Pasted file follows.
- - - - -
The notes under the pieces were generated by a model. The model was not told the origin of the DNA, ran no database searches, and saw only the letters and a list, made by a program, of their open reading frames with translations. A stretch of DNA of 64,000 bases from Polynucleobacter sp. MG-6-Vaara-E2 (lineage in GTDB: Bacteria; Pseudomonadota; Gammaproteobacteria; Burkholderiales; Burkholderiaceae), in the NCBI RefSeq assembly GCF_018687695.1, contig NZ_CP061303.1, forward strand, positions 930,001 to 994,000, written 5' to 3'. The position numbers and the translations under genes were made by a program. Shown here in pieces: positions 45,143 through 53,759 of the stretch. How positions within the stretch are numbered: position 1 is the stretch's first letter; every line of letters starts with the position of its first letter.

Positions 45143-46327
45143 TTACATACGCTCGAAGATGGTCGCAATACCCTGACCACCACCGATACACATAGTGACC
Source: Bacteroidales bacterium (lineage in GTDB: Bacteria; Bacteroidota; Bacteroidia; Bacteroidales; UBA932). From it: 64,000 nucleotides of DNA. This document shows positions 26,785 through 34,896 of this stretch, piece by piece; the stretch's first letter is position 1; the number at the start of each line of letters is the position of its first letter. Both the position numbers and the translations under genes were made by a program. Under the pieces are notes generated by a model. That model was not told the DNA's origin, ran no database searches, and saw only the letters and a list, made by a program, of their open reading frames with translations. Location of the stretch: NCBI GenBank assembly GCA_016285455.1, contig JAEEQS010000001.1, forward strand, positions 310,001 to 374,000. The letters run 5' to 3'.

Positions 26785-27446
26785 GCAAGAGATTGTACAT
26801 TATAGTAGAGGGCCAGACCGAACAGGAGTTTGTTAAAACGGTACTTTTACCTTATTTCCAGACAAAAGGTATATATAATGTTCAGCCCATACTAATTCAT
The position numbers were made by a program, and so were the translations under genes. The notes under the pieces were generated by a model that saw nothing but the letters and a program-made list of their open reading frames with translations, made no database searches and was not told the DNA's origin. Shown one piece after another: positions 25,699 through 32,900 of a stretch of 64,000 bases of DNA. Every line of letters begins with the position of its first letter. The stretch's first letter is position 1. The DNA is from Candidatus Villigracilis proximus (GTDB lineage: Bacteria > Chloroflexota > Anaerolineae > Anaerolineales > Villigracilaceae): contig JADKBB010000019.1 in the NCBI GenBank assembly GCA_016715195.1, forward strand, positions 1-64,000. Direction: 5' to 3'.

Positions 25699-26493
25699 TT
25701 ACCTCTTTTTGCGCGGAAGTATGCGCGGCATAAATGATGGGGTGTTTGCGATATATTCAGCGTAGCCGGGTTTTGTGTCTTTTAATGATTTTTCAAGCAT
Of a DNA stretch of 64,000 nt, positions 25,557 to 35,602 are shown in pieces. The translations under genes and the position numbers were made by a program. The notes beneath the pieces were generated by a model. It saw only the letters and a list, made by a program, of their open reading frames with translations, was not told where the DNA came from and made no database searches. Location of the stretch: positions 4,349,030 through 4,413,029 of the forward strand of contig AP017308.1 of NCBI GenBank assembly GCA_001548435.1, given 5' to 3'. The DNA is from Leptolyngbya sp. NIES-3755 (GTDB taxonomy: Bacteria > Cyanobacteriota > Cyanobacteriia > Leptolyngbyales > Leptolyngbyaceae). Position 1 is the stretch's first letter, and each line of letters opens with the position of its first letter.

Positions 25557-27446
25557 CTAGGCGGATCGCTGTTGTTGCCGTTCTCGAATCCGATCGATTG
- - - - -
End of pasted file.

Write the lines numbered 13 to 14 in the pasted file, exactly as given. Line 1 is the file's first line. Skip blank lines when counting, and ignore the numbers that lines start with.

Positions 25557-27446
25557 CTAGGCGGATCGCTGTTGTTGCCGTTCTCGAATCCGATCGATTG